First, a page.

Discovery may lead to safer drinking water, cheaper medicine

May 26, 2010

A discovery that may pave the way to helping reduce health hazards such as E. coli in water could also make chemicals and drugs such as insulin cheaper to produce and their production more environmentally friendly.

By creating a three-dimensional model, Queen's University biochemistry professor Zongchao Jia and post-doctoral student Jimin Zheng discovered exactly how the AceK protein acts as a switch in some bacteria to bypass the energy-producing cycle that allows bacteria like E. coli and salmonella to go into a survival mode and adapt to low-nutrient environments, such as water.

The unique feature of this discovery is that the switching on and off take place in the same location of the protein. Normally these two opposing activities would happen in two different 'active sites'.

"From a point of view, this is unique and has never been discovered anywhere else," says Professor Jia.

The discovery opens the door for scientists to identify a molecule that can keep the bypass switch from turning on so bacteria will die in water. As a result, drinking water would be cleaner and the incident of water , such as the Walkerton tragedy, could be reduced.

"While other organisms cannot survive without nutrients, the bypass controlled by AceK allows the bacteria to live and cause ," says Professor Jia.

Conversely, discovering a molecule to keep the bypass switch turned on could produce a supply of the bacteria biotechnology companies use to produce compounds, such as . Instead of using glucose in the fermenting process, companies could use less nutritional and cheaper acetate.

The cost difference would be tremendous and the process would produce less making the process much more environmentally friendly.

"So we haven't found a cure to stop diseases like E. coli water contamination, but we've provided a template for people to design a molecule that will disable its ability to survive in water," says Professor Jia. "It's like we have discovered how a lock works and now all we need is to design a key."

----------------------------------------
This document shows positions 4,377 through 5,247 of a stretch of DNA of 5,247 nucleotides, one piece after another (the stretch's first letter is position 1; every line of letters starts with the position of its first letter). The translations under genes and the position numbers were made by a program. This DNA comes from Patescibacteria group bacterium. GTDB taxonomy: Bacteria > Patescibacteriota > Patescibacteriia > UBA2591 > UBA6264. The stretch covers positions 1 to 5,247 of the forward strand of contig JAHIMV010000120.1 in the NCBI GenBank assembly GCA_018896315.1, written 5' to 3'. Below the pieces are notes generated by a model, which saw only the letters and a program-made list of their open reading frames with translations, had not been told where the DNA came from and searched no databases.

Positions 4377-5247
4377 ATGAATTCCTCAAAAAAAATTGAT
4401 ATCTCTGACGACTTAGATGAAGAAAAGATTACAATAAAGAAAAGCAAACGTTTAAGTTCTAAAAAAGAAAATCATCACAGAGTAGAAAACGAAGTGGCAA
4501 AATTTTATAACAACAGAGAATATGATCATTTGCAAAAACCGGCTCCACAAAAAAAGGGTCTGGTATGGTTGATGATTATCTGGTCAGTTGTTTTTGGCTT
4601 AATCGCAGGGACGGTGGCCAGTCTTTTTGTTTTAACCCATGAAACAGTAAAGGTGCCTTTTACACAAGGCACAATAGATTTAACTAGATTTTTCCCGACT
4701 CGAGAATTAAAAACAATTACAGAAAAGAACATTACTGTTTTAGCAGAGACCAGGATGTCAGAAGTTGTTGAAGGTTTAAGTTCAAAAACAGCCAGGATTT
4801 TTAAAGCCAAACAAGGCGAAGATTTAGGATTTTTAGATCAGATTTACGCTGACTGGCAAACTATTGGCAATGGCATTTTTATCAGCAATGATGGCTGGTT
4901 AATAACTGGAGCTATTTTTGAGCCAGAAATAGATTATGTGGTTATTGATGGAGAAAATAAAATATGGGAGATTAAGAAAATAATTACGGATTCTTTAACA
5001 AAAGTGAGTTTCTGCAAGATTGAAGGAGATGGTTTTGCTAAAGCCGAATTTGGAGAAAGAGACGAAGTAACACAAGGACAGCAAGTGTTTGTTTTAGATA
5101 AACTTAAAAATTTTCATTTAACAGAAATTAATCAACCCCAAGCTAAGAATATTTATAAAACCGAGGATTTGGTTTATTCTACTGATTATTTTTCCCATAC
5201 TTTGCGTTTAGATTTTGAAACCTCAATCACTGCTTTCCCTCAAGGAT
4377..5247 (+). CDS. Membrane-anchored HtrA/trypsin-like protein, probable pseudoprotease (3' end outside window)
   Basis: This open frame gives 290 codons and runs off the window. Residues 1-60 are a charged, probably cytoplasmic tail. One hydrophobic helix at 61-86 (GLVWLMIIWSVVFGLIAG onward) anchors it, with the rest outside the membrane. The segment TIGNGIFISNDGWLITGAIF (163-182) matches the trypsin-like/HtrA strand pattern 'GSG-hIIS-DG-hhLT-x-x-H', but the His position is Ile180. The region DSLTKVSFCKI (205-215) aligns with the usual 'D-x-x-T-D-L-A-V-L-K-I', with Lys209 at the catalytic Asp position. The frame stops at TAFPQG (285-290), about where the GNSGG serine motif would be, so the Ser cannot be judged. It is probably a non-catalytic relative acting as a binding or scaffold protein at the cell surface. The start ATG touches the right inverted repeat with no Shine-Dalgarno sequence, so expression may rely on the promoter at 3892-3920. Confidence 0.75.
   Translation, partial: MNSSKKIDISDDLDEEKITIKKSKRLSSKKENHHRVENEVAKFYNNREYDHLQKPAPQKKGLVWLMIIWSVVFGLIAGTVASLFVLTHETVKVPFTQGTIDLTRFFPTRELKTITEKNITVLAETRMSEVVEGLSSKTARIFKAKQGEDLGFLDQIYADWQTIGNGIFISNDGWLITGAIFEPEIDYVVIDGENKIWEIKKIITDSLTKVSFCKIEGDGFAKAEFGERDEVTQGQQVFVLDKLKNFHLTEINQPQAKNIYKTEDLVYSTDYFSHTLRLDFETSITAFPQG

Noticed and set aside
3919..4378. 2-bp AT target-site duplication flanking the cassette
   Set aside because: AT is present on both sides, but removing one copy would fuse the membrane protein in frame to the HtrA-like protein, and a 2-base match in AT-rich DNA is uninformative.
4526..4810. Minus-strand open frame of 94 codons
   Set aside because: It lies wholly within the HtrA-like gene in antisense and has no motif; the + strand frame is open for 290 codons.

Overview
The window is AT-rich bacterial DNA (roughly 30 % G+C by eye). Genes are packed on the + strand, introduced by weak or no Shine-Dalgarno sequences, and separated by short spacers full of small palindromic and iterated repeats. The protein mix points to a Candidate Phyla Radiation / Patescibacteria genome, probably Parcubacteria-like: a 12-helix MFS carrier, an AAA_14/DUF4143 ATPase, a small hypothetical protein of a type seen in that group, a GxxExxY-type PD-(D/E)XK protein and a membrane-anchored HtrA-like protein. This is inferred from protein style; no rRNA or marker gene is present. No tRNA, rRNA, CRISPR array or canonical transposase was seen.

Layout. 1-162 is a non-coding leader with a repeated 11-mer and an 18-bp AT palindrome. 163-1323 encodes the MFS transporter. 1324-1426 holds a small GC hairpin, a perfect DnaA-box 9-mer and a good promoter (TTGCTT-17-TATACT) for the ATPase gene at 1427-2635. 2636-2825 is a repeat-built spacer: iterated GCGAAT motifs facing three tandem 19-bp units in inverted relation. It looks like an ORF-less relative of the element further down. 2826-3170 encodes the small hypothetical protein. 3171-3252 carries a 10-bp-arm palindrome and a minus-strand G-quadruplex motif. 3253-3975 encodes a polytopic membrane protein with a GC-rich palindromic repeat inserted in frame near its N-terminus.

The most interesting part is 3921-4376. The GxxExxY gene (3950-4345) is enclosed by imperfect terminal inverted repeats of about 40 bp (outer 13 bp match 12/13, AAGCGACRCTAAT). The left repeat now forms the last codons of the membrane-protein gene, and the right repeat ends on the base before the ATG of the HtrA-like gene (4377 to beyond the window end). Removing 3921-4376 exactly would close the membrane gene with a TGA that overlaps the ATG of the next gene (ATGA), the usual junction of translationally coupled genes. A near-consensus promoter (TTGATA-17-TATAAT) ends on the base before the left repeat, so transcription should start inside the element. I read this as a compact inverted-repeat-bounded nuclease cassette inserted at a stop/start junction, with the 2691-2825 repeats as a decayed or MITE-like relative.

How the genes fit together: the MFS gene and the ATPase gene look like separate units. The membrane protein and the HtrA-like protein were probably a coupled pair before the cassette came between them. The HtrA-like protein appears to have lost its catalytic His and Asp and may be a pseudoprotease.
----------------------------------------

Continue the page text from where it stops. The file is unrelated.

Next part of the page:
Explore further: Structure of sodium channels different than previously believed

add to favorites email to friend print save as pdf

Related Stories

Real-world proof of hand washing's effectiveness

May 05, 2010

Scientists are reporting dramatic new real-world evidence supporting the idea that hand washing can prevent the spread of water-borne disease. It appears in a new study showing a connection between fecal bacteria ...

Recommended for you

Breakthrough points to new drugs from nature

Apr 16, 2014

Researchers at Griffith University's Eskitis Institute have developed a new technique for discovering natural compounds which could form the basis of novel therapeutic drugs.

World's first successful visualisation of key coenzyme

Apr 16, 2014

Japanese researchers have successfully developed the world's first imaging method for visualising the behaviour of nicotine-adenine dinucleotide derivative (NAD(P)H), a key coenzyme, inside cells. This feat ...

User comments : 1

Adjust slider to filter visible comments by rank

Display comments: newest first

MikeLisanke
not rated yet May 30, 2010
Significant discovery, congratulations!

More news stories

Continents may be a key feature of Super-Earths

Huge Earth-like planets that have both continents and oceans may be better at harboring extraterrestrial life than those that are water-only worlds. A new study gives hope for the possibility that many super-Earth ...

Researchers successfully clone adult human stem cells

(Phys.org) —An international team of researchers, led by Robert Lanza, of Advanced Cell Technology, has announced that they have performed the first successful cloning of adult human skin cells into stem ...